The Scapes are Ready
Most professional garlic growers have taken off those long, goose-necked green seedheads by now, or they will do so very soon. Scapes are generally removed on or close to the longest day of the year (summer solstice), in order to let the plant concentrate on the business of growing fabulous garlic bulbs all summer.
All this labor-intensive activity means that chefs and home cooks are overwhelmed in their kitchens with the bounty of these fresh and tender vegetables because there are literally tons of them coming off the garlic being grown for market here in Ontario.
Like asparagus, fiddleheads and fresh, vine-ripened tomatoes, scapes are around for such a brief window of time that I tend to use them in everything and I like to develop at least one new recipe every year. I always freeze scapes because they are so easy to keep that way: no blanching required. Simply cut into 1- or 2-inch pieces, or chop fine, measure into 1- or 2-cup amounts and pop into freezer bags, seal, label and freeze for use later in soups, casseroles and stews.
This year, I developed a Garlic Scape Pesto using some of the organic scapes so graciously given to me by Simon deBoer.
Garlic Scape Pesto
Wash scapes in cool water, drain and pat dry. Snip off the seedhead and tougher tips. You can eat the seedhead if it is very small and still tender. Cut the long stems into shorter lengths to fit the bowl of the food processor. Pulse for a few seconds until coarsely chopped. See photo above.
Add 1/2 cup sunflower seeds or pine nuts to the bowl of the food processor. [Any milder nut such as blanched almonds or pecans can be used in this mild-flavored pesto. I like to use sunflower seeds in my pestos because they are grown locally and do not go rancid as quickly as pine nuts.]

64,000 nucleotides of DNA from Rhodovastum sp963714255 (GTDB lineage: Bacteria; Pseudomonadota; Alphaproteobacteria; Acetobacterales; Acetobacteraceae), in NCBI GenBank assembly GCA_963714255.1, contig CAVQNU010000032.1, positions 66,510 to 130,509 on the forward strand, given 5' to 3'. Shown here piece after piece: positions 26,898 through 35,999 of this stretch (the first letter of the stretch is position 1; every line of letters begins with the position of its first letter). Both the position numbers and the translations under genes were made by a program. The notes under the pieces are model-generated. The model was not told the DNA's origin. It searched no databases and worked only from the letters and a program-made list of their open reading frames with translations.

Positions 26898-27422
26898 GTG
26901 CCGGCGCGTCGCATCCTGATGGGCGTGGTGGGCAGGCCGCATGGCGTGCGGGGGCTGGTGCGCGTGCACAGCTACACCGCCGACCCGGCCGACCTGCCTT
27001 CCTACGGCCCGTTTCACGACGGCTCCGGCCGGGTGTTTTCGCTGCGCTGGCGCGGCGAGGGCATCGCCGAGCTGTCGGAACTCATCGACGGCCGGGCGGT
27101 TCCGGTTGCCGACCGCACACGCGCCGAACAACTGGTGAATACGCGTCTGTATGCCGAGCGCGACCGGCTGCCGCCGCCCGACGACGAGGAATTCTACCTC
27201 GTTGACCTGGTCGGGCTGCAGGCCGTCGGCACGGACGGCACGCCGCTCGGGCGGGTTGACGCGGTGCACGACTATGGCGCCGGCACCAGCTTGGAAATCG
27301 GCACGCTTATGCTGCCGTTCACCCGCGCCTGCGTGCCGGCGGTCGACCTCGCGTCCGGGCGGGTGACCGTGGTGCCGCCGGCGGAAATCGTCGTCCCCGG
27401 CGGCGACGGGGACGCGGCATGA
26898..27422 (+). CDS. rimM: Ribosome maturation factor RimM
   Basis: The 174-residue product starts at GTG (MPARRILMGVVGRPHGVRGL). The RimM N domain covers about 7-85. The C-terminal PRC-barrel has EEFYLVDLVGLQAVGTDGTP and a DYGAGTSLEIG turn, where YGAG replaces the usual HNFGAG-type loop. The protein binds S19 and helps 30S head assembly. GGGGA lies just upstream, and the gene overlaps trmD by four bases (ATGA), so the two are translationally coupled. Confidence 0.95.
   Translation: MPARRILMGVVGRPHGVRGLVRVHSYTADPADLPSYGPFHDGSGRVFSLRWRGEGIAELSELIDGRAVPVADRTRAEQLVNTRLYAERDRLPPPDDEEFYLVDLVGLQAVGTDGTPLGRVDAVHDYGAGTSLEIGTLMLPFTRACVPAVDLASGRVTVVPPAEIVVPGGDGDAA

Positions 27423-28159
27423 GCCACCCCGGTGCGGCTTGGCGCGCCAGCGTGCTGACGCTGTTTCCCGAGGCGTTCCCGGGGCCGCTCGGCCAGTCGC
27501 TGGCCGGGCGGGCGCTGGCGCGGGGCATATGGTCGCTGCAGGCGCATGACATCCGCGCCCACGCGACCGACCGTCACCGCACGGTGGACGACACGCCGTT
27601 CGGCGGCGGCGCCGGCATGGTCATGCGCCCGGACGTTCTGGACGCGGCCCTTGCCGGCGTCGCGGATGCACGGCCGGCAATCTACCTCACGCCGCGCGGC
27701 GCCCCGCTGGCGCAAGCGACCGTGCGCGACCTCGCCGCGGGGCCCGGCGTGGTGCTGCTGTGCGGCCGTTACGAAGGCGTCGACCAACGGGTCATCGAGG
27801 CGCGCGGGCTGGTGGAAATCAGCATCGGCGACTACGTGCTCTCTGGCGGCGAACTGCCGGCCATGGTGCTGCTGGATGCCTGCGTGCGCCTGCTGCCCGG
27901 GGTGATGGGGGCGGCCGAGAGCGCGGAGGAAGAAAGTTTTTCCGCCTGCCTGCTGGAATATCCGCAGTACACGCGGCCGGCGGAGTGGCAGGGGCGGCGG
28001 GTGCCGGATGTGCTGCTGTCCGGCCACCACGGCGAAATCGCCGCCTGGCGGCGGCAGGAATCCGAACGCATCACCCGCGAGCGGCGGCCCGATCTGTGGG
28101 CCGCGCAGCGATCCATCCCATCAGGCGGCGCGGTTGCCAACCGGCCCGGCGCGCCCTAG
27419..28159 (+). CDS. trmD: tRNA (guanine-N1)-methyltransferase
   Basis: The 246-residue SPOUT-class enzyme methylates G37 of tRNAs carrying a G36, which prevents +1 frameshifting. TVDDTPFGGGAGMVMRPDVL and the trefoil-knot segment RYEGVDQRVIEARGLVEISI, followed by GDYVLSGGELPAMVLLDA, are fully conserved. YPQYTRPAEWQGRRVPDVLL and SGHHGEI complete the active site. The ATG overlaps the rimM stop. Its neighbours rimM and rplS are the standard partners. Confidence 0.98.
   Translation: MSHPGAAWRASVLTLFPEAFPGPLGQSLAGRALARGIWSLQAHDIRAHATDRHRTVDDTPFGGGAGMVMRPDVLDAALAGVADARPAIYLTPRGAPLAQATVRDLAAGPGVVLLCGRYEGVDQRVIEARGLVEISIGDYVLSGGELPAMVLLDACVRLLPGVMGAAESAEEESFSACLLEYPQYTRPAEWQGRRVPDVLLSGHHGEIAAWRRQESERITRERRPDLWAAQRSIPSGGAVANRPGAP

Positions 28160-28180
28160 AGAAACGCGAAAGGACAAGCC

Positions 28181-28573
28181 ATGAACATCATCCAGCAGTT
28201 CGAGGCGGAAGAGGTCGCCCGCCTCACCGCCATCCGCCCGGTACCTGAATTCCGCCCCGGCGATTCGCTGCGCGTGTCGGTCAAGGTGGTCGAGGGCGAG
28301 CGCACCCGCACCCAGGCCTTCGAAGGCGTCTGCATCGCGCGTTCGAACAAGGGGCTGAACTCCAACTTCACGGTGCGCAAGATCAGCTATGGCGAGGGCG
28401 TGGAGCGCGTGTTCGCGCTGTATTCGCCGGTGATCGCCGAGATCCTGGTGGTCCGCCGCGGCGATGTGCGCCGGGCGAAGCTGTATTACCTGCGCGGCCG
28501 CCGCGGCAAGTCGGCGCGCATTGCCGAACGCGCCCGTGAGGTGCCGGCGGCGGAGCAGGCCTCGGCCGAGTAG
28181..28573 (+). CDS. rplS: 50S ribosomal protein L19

Add 1/2 cup coarsely chopped Parmesan or Romano cheese to the bowl of the food processor.
Sprinkle 1/2 tsp freshly grated sea salt over, less or none if the sunflower seeds are salted
Measure out 1 cup of the best quality hemp or hazelnut or olive oil. Cover the bowl with the lid and turn the food processor on. Slowly drizzle the oil through the opening in the lid while the motor is running and keep adding oil until the pesto is the consistency you like.
Depending on how I will use the pesto, I add more or less oil. For example, for the Garlic Scape Potatoes above, I wanted a slightly thinner sauce and so I added more oil. For a dip or spread for bruschetta, I would want a thicker consistency and so would add less oil. Play around with the right balance for you.
Wait! What's MISSING?
Garlic, of course. The green garlic scapes have a deliciously mild garlic flavor combined with a slightly nutty, almost asparagus taste. I don't add cloves of garlic to this pesto, but you might want to. Taste first and then decide. In the same way, you can add other green herbs like basil, sage, oregano, parsley, rosemary and thyme. I would recommend adding a handful of any single or combination of herbs to the pesto, chop with the scapes, add the other ingredients and then taste to see if you need more.
Green Garlic Pesto Potatoes
1 lb small or fingerling potatoes
1/4 to 1/2 cup Green Garlic Pesto
On a rimmed baking sheet, combine potatoes and Green Garlic Pesto. Roast in 375° F oven for 25 to 35 minutes, or until tender.